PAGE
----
What Makes a Good SAN?
The completely interconnected SAN architecture shown on the right side of Figure 1.2 is intuitively attractive, but if it's going to be the I/O backbone of an information services operation, it needs to have couple of qualities:
A SAN must be highly available. A single SAN connecting all computers to all storage puts a lot of enterprise information accessibility eggs into one basket. The SAN had better be pretty indestructible or the enterprise could literally be out of business. A good SAN implementation will have built-in protection against just about any kind of failure imaginable. As we will see in later chapters, this means that not only must the links and switches composing the SAN infrastructure be able to survive component failures, but the storage devices, their interfaces to the SAN, and the computers themselves must all have built-in strategies for surviving and recovering from failures as well.
The I/O performance of a SAN must grow or scale as the number of interconnected devices grows. If a SAN interconnects a lot of computers and a lot of storage, it had better be able to deliver the performance they all need to do their respective jobs simultaneously. A good SAN delivers both high data transfer rates and low I/O request latency. Moreover, the SAN's performance must be able to grow as the organization's information storage and processing needs grow. As with other enterprise networks, it just isn't practical to replace a SAN very often.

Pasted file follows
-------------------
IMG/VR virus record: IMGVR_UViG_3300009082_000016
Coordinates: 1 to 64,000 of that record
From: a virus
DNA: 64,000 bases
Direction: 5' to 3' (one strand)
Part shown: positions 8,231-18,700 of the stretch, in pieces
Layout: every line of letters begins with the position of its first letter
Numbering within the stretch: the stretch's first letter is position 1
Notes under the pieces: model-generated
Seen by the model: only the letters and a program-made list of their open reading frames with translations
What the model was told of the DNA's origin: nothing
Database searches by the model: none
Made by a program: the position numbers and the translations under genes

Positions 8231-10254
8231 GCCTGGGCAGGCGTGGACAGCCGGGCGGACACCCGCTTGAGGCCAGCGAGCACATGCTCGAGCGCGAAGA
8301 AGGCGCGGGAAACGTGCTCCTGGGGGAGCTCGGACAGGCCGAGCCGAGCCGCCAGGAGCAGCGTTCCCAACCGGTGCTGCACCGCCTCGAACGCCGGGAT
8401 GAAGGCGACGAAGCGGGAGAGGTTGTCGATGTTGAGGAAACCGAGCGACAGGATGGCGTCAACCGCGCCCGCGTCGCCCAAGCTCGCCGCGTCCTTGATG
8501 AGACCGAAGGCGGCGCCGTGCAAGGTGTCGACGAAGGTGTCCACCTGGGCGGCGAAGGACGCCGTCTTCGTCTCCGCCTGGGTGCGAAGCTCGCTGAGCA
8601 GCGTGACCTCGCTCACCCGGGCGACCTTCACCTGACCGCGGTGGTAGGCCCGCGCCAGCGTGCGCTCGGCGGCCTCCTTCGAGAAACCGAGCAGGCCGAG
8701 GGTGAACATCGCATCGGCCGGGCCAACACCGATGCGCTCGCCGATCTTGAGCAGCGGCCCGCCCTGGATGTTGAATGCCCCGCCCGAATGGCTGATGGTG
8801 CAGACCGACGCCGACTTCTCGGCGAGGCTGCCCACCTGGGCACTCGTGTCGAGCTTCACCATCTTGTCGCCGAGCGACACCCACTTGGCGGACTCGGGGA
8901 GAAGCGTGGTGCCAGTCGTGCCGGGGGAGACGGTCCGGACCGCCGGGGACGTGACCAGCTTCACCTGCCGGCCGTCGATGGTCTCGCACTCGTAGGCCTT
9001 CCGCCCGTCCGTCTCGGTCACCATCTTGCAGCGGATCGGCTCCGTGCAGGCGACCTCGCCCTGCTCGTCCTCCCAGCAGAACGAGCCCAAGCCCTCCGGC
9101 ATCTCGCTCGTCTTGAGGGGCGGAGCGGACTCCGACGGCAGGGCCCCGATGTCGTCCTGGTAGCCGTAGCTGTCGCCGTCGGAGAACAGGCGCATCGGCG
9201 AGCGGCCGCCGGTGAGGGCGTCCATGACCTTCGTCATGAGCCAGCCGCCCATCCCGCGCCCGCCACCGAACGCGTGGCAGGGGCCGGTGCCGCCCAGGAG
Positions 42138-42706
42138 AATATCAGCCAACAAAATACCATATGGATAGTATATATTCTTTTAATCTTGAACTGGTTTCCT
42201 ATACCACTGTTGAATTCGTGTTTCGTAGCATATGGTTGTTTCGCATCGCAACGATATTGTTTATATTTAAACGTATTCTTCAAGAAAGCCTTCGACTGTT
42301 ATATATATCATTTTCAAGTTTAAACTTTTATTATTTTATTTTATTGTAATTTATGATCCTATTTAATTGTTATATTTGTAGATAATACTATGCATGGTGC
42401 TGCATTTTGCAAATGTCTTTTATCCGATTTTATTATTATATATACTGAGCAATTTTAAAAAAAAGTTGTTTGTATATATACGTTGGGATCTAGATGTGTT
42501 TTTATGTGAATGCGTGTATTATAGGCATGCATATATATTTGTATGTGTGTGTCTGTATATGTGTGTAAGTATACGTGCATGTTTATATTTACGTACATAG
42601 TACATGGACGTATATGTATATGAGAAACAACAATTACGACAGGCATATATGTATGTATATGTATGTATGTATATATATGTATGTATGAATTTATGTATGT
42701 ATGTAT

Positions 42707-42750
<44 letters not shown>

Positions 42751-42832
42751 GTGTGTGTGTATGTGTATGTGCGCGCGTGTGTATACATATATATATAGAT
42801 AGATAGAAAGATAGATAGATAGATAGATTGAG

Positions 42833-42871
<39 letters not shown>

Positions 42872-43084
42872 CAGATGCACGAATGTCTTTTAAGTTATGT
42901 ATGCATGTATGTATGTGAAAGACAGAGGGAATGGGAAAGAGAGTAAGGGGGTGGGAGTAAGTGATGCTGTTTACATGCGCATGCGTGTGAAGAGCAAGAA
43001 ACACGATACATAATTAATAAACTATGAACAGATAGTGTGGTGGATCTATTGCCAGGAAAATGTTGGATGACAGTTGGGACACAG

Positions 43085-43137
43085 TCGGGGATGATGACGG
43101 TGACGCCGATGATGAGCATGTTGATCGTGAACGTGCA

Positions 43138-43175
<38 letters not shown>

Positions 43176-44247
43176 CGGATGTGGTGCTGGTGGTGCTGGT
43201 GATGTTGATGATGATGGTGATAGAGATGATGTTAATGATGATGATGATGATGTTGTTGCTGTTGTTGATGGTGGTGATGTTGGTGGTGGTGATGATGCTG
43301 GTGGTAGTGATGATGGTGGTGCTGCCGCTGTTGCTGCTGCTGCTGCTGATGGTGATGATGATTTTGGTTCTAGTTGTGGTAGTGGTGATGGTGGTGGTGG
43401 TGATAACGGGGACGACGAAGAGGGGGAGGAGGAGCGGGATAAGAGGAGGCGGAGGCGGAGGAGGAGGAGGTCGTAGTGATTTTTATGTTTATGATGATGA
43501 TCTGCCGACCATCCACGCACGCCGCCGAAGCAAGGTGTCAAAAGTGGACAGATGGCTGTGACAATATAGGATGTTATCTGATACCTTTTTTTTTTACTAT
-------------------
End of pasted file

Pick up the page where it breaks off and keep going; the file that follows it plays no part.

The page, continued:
On the positive side, a SAN that does scale provides an extra application performance boost by separating high-volume I/O traffic from client/server message traffic, giving each a path that is optimal for its characteristics and eliminating cross talk between them.
The investment required to implement a SAN is high, both in terms of direct capital cost and in terms of the time and energy required to learn the technology and to design, deploy, tune, and manage the SAN. Any well-managed enterprise will do a cost-benefit analysis before deciding to implement storage networking. The results of such an analysis will almost certainly indicate that the biggest payback comes from using a SAN to connect the enterprise's most important data to the computers that run its most critical applications.
But its most critical data is the data an enterprise can least afford to be without. Together, the natural desire for maximum return on investment and the criticality of operational data lead to Rule 1 of storage networking:
When designing a SAN to access critical enterprise data, make sure the SAN is highly available (i.e., can survive failures of both components in it and components attached to it) and make sure it can grow well beyond anticipated peak performance needs without disruption.
What Makes a Great SAN?
So the fundamental feature of SANs is universal data storage connectivity. Universal connectivity enables a host of important benefits. Depending on the particular SAN hardware and software components chosen, additional benefits may accrue from advanced functions being built into today's SAN devices. Again, we describe some specific features and benefits later on, but for now we assert Rule 2 of storage networking:
When evaluating SAN implementation options, once the basic capacity, availability, and performance requirements can be met, look for advanced functionality available in the chosen architecture and consider how it might be used to further reduce cost or enhance the information services delivered to users.